Nannini: They wrote me how much it meant to be able to be together in this digital space for an hour listening to my voice. “We are all alive,” some wrote to me. There is enthusiasm in the comments. And humility too. Many simply wrote: “Thank you.” I am not doing anything great here, I sing for an hour online and bring people together in a time when they have to be separated in life. And I started this kind of performance for one very specific reason: there was this urgency. An extreme urgency, I felt I had to do something for my community here.

WORLD: Can you do more with your Instagram concerts than give comfort?

Skype interview with Gianna Nannini by Martin Scholz

“I called politicians friends in Berlin. They told me they couldn’t send us protective masks, ”says Nannini in a Skype interview with WELT editor Martin Scholz

Source: Martin Scholz

Nannini: I hope so. My concert today is different from the previous two. I combine it with a call for donations for the two clinics San Carlo and San Paolo in Milan to raise money for them. In both hospitals there are no protective masks, no more protective clothing for doctors and medical staff. The lack of protective masks is the biggest problem. The situation here is dramatic. I last spoke to three doctors from these clinics on the phone, I know them. The doctors cry, they are desperate. It shivers down my spine now when I just think of their voices. They all told me there was a single disaster in the clinics. It is the same in the Milan area. I hope to be able to raise money for these clinics. I’ve never done anything like this before. Usually, in emergency situations, one would like to literally want to help literally with the hands, to help. This is not possible this time. The best thing at the moment is to use this form of engagement in social networks. Hopefully a lot of my followers will watch. In moments of great need everyone has to do something for their community and not just think about themselves. We have to forget our egos. This pandemic is a new dimension. We are all in the same boat. We have to stick together – and keep our distance at the same time, that’s the challenge.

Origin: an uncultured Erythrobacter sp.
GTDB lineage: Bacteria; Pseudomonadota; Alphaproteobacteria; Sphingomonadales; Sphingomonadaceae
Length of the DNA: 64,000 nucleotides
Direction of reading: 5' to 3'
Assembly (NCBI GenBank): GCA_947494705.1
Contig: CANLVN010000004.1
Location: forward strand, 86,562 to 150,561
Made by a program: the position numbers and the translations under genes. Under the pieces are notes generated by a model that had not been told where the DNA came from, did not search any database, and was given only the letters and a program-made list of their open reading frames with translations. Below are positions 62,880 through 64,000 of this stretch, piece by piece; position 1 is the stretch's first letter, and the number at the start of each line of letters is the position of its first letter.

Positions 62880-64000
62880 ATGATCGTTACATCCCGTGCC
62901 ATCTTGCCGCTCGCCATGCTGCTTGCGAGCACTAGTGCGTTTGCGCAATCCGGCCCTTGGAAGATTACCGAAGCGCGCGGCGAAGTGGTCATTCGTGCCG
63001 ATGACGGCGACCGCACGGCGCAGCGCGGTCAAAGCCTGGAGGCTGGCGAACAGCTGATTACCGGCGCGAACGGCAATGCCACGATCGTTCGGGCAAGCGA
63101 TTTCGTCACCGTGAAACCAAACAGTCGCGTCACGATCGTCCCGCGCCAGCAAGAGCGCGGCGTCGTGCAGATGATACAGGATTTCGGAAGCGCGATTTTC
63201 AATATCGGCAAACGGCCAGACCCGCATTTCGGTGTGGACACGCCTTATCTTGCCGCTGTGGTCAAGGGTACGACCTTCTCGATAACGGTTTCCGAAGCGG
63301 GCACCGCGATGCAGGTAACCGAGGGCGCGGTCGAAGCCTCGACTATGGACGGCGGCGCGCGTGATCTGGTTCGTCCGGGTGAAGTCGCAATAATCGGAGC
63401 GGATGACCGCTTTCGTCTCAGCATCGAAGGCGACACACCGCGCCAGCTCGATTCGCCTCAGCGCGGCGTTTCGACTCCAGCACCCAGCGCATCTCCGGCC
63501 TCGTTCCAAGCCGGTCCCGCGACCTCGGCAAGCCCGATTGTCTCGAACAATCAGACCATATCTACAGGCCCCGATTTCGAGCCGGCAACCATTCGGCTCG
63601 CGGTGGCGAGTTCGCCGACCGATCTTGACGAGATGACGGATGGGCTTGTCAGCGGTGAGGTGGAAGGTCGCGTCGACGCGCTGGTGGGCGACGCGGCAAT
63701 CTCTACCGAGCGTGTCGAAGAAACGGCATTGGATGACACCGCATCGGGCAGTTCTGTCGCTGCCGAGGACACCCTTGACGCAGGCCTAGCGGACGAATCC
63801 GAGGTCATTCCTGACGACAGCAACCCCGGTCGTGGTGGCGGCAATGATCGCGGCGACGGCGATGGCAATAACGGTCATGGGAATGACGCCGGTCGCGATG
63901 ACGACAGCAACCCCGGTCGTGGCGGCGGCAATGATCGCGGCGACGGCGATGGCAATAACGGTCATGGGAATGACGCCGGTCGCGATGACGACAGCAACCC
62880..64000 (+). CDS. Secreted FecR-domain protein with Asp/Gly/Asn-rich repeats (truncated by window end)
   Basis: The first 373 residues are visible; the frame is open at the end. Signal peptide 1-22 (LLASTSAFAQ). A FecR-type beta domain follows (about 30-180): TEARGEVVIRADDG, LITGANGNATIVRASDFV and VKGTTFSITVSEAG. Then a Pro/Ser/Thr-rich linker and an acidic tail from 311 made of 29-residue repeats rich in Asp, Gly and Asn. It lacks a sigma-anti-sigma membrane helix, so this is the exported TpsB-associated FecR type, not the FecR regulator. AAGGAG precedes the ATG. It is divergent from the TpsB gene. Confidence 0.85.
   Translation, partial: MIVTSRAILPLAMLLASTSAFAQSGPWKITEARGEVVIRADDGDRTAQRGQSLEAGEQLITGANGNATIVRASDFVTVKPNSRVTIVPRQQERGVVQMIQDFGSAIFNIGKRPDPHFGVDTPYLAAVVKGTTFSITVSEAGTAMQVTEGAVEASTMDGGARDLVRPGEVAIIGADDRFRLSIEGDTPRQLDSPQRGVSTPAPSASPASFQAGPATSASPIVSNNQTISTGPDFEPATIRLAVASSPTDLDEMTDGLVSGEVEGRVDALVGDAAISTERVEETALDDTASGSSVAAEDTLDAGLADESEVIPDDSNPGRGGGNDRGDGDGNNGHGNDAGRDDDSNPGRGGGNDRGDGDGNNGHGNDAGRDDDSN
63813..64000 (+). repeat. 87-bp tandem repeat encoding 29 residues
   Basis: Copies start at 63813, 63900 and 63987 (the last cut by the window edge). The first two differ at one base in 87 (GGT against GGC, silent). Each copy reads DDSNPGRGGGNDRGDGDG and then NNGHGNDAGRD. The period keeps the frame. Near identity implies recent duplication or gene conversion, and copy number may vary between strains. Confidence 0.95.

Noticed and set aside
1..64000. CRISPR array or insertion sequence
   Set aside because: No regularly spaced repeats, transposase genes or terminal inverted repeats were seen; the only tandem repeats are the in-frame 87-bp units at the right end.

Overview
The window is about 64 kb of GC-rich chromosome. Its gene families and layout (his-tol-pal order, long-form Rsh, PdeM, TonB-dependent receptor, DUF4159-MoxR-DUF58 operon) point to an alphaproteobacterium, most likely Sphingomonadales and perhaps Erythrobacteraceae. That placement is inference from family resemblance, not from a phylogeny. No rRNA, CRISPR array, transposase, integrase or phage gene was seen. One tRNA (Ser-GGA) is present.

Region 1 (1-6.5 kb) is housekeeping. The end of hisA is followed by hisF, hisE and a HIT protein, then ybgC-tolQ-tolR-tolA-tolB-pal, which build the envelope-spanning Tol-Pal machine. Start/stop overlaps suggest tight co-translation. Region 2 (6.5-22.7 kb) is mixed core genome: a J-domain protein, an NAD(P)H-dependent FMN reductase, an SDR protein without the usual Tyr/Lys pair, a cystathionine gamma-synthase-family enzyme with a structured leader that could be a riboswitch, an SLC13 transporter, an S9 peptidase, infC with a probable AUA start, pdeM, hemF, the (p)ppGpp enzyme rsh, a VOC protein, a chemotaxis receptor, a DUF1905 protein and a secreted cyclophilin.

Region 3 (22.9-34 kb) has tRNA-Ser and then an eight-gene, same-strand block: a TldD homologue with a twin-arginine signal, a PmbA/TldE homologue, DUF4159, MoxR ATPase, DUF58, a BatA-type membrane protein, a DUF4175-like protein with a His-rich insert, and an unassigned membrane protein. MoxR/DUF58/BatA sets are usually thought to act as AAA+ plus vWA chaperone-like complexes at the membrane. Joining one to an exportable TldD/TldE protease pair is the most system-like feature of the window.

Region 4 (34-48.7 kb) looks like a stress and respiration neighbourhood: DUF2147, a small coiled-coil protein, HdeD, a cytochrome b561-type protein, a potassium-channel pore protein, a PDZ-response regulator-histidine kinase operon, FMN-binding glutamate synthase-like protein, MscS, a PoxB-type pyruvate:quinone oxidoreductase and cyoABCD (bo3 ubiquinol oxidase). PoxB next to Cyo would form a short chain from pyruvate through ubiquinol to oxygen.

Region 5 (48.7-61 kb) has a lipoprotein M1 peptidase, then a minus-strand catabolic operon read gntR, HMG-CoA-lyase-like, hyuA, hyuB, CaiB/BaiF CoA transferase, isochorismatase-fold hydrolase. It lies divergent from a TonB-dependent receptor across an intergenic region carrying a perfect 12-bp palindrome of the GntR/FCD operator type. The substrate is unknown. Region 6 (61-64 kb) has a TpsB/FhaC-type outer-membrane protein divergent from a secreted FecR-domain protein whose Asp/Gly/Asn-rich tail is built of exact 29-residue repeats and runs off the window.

WORLD: The deputy editor-in-chief of the Italian newspaper “La Repubblica”, Gianluca Di Feo, wrote in a guest commentary for WELT that Italy had asked Europe for masks, rubber gloves and plastic glasses and that France and Germany had banned the export of these products. Has the EU let Italy down?

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Nannini: I don’t want to talk big about it. But yes, I heard about this export stop for protective clothing. That the trucks with the materials had to stop at the border. It is difficult to understand why such things happen. But it’s true: nobody helps Italy. I just don’t know who is ultimately responsible for it. It is too easy to push everything onto the EU. Only we originally founded the EU to help each other – and not to cause such problems now. It’s difficult to talk about it, I don’t know the context. I know one thing for sure: Italy needs help. I even called Berlin for the face masks and tried to reach friends of mine there.

WORLD: Whom?